By Travis Horstman
Like everyone else working tirelessly in health care settings these days, biomedical equipment technicians (BMETs) are on the front lines of COVID-19 patient care. They’re playing a critical, and no doubt unsung, role during this historic challenge as they maintain and repair bypass machines, diagnostic imaging, respirators and other items critical to COVID-19 patient recovery.
Every BMET knows, however, that now is not the time to take their eyes off the everyday, “routine” challenges in their world. As was the case before COVID-19 and it will still be true after the pandemic subsides, BMETs and clinical engineering departments will be challenged with teams that are spread too thin, despite the increasing complexity of the equipment they maintain and the multiple facilities to which they’re assigned.
Prior to the COVID-19 pandemic, health care facilities were tasked with maintaining rigorous, secure systems that ensure their records, databases and other important materials were always up to date with the latest developments. Since CS departments and BMETs have had to adjust to the current needs of the industry, protocols have been updated and modified to meet these demands. I suspect the effects of these changes will be felt in the biomedical field for some time to come, as facilities return to normal and governing bodies shift the priorities for each department.
Based on my experience as a BMET in the military and the private sector, I believe there are three specific areas where those ongoing challenges will be most evident.
Maintaining Cybersecurity Related to Medical Devices
More and more medical devices are wirelessly connected to the internet and to health care facility networks. Connected medical device technology provides tremendous advantages such as increased patient mobility, improved information sharing and enabled centralized station monitoring, but it also comes with the inevitable risk of security breaches.
Manufacturers are proficient at staying one step ahead of state-of-the-art hackers, offering system patches and updates in response to, or even in anticipation of, cybersecurity vulnerabilities. BMETs also do their part by incorporating these updates, monitoring the MDS2 forms from manufacturers and maintaining robust password protocols for connected equipment. All of this activity, of course, must be coordinated with IT departments.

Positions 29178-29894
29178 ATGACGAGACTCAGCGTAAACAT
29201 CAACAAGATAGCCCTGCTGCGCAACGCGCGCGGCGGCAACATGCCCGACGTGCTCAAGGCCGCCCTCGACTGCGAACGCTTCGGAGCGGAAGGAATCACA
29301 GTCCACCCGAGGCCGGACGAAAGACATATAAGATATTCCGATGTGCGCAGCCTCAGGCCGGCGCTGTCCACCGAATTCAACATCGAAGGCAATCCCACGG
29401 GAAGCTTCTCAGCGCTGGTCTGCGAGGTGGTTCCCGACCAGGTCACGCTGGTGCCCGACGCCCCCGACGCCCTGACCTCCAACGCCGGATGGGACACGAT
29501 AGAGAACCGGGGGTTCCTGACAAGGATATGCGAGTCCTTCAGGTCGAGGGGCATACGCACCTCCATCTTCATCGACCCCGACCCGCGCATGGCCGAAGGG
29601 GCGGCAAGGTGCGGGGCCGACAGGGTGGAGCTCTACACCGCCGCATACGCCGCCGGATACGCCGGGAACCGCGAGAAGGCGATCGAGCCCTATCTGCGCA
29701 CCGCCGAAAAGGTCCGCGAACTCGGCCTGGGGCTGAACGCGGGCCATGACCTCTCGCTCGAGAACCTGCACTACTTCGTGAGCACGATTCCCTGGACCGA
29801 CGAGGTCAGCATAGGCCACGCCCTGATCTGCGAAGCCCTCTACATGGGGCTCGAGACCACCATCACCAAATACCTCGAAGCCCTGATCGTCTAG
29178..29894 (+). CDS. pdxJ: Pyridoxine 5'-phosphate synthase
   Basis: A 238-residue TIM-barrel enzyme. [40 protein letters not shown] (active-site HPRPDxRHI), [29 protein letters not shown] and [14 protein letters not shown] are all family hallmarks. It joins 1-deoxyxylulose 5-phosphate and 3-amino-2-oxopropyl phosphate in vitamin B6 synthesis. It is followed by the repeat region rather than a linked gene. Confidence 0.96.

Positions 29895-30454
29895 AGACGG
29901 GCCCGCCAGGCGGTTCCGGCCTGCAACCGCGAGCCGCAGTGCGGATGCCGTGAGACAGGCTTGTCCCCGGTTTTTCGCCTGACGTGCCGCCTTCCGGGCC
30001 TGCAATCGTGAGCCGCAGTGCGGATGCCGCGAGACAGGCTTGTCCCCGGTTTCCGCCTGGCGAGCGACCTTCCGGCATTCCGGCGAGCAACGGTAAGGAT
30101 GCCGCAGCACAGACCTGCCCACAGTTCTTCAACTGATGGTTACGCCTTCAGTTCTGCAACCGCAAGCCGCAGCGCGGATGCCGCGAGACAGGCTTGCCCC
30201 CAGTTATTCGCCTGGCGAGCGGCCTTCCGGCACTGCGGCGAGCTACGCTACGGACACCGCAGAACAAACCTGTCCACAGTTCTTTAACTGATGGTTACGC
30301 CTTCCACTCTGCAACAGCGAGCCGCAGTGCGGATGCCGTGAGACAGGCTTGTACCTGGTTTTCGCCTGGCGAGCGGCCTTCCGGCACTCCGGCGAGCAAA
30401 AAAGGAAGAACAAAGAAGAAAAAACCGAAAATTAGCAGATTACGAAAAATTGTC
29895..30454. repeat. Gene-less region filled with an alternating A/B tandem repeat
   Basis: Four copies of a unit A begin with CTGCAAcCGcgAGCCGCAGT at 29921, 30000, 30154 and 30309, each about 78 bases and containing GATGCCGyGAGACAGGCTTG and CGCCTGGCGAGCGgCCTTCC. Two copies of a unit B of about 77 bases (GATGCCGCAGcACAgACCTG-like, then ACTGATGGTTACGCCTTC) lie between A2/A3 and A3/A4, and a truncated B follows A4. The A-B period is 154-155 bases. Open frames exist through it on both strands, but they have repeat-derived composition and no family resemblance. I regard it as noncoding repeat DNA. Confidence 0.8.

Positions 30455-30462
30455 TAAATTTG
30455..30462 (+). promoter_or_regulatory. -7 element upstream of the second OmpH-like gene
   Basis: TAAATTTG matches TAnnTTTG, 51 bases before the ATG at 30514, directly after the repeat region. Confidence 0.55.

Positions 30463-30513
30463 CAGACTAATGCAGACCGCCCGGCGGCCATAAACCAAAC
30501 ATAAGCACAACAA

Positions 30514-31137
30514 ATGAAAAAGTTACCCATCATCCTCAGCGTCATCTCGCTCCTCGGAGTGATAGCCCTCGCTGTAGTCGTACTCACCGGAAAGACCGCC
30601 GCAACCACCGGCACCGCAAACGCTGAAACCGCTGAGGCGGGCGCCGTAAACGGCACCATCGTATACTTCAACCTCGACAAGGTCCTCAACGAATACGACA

Remaining Focused on Proper Preventive Maintenance
This isn’t a time for shortcuts. Operational verification is important but BMETs can never stop there. No matter the circumstances, maintenance schedules must be maintained to avoid problems down the road and to extend the life of equipment.
One solution, though, is in the emerging tools related to predictive maintenance. This resource utilizes artificial intelligence, equipment sensors and other connected devices to identify potential failures before they occur.
Further, resources like oneSOURCE are essential in maintaining these protocols and providing health care professionals with the necessary tools to properly operate and maintain this advanced equipment while at the same time adhering to the highest of regulatory bodies and compliance guidelines. Intersecting disciplines such as facilities maintenance work conjointly with BMETs to create systems and procedures that help to promote quality patient care and safety.
Maintaining Asset Management Records
Yes, “data in and data out” can be a full-time job for clinical engineering staff, but information management prevents errors and increases efficiencies.
CMMS systems are indispensable for this purpose, and it’s important to choose one that meets the unique needs of each hospital system in order to track:
Patients may take BMETs for granted, even as they notice the incredible life-sustaining and life-enhancing equipment surrounding them. Rest assured, though, that care providers are inherently aware of the critical role BMETs and everyone in clinical engineering play in patient care. They recognize the challenges BMETs confront every day.
Travis Horstman is a biomedical account manager and cybersecurity advisor for oneSOURCE Document Site. Before joining oneSOURCE, Horstman served as a biomedical equipment engineer in the U.S. Air Force.
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